One of the mysteries of the English language finally explained.
A glass display case.
- ‘A rippling and undulating wall of dark felt conceals the bays along the museum's ramp, providing darkened places for vitrines and creating a light-and-dark shimmer within the building.’
- ‘Black-velvet-lined vitrines in the gallery displayed the actual costumes worn.’
- ‘A vitrine contains parts of the original manuscripts for his 15,000 page novel and his 5,000-page autobiography.’
- ‘The wooden mantel itself was also shown in the gallery, as was an antique vitrine containing actual plates.’
- ‘Their physicality seems further diminished by the glass vitrines within which they dangle, boxes that lend them a disturbingly contradictory sense of hapless menace.’
- ‘Also presented were two multipanel mixed-medium paintings on paper, three accordion-fold books in vitrines and a wall-filling relief of colored plasticine.’
- ‘Resembling a natural history museum, the dimly lit central gallery was lined with 13 steel-and-glass vitrines, each containing a weathered stone tablet.’
- ‘None of the pieces in the show were framed; they were, instead, suspended on clear monofilament inside glass vitrines.’
- ‘The museum exhibits are planned in a series of large free-standing glass vitrines placed along the path and sheltered by the undulating canopy.’
- ‘The glass is held in the thinnest of metal frames, the lightness and insubstantiality of these vitrines contrasting with the mass of the original structure and the blind, blank walls of the new insertions.’
- ‘The rooms are dark and filled with vitrines so old the glass is all wiggly.’
- ‘Perhaps the most disappointing note is the prosaic nature of the display of the smaller archaeological artefacts in vitrines against one wall.’
- ‘In another example, masks from different Swiss traditions were displayed in a line of three vitrines.’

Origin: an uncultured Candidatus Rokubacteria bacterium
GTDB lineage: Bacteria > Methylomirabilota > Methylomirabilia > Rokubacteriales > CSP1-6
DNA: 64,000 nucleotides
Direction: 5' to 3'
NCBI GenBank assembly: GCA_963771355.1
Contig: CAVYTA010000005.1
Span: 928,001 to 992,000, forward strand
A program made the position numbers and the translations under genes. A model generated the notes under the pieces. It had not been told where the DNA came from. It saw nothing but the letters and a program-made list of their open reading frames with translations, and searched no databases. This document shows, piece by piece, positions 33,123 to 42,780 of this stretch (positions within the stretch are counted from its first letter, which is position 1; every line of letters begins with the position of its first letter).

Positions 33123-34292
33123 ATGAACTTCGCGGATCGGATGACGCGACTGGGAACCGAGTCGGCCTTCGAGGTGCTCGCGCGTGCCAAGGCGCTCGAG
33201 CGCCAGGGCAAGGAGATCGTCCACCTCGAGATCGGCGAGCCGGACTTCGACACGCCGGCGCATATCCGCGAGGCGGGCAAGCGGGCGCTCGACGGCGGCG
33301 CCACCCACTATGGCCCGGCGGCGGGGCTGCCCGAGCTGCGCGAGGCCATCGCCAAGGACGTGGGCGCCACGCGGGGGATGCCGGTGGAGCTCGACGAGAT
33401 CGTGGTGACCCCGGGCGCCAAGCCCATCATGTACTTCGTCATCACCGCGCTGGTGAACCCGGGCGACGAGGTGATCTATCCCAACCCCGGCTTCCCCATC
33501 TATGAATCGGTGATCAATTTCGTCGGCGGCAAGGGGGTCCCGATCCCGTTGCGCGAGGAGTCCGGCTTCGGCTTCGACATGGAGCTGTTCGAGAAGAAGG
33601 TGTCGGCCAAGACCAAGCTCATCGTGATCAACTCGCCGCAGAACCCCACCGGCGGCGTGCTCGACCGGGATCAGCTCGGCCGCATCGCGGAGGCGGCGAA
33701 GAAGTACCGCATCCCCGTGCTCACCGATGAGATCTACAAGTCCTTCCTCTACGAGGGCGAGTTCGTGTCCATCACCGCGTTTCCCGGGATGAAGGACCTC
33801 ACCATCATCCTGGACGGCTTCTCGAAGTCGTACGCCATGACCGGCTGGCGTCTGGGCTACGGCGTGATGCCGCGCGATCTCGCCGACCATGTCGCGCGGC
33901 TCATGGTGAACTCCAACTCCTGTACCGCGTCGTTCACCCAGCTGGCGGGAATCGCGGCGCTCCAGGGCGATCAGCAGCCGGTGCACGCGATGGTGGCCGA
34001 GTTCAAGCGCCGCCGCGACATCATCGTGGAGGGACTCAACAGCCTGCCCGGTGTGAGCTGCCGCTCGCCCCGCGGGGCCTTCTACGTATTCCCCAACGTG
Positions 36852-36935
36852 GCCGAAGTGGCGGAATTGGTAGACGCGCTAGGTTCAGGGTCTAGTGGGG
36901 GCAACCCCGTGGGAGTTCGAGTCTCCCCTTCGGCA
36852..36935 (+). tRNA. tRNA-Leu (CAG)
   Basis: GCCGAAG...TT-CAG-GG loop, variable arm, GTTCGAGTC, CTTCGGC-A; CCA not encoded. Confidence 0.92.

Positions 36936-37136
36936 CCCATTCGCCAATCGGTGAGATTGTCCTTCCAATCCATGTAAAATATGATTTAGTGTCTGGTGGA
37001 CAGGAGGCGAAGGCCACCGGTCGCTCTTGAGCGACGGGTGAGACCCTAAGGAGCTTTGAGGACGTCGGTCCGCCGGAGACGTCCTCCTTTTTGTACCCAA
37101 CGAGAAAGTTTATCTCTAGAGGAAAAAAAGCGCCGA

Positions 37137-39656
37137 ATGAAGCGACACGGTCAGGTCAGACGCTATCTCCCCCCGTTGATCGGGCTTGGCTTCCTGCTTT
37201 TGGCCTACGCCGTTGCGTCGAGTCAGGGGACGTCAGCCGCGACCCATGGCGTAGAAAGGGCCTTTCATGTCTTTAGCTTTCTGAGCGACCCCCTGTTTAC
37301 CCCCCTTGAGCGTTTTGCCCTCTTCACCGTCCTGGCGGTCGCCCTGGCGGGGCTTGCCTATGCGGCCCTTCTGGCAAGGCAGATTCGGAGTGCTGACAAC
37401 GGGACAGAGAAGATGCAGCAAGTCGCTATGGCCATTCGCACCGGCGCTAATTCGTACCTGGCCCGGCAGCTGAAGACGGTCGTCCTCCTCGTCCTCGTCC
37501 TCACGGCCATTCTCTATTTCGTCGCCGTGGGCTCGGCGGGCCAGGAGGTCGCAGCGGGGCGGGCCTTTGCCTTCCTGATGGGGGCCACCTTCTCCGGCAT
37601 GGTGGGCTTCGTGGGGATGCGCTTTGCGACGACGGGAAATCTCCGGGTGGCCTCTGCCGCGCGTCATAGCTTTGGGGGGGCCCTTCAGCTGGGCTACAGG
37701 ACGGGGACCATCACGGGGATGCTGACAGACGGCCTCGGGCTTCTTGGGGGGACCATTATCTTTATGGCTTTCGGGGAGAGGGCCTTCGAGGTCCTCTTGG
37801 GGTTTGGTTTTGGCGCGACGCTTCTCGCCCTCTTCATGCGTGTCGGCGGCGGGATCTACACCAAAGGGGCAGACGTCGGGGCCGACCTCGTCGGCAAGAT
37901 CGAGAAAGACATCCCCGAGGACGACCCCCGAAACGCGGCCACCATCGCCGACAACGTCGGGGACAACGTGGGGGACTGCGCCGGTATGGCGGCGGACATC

- ‘Sutured serviceably but without refinement, these soft sculptures are presented, like anthropological specimens, in woodframed glass vitrines.’
- ‘The confusion in the long series of Etruscan galleries on the ground floor of this museum is indescribable; the vitrines are coated inside with oil and mud, and a vast number of fragile objects have been fragmented or displaced.’
- ‘The presentations ranged from single-artist rooms that had been papered floor to ceiling to smaller sections of wallpaper exhibited in vitrines.’
- ‘For several years, the artist has been making colored wax casts of containers that resemble antique apothecary bottles and jars, and shelving them in vitrines, wooden cabinets or on painted ledges.’
- ‘Yet the exhibition overall is beset by an archival feeling, which is abetted by the period posters and reliquary vitrines housing pamphlets and first editions.’
- ‘The carefully scattered installation included an array of vitrines, shelves and boxes stocked with packaging for household, garden and barnyard chemicals once readily available in hardware stores and garden shops.’
- ‘Perhaps to minimize the number of pedestals or vitrines, many of the items in the show are displayed in containers that look like pneumatic tubes, held taut in midair by cables stretching from ceiling to floor.’
French, from vitre ‘glass pane’.
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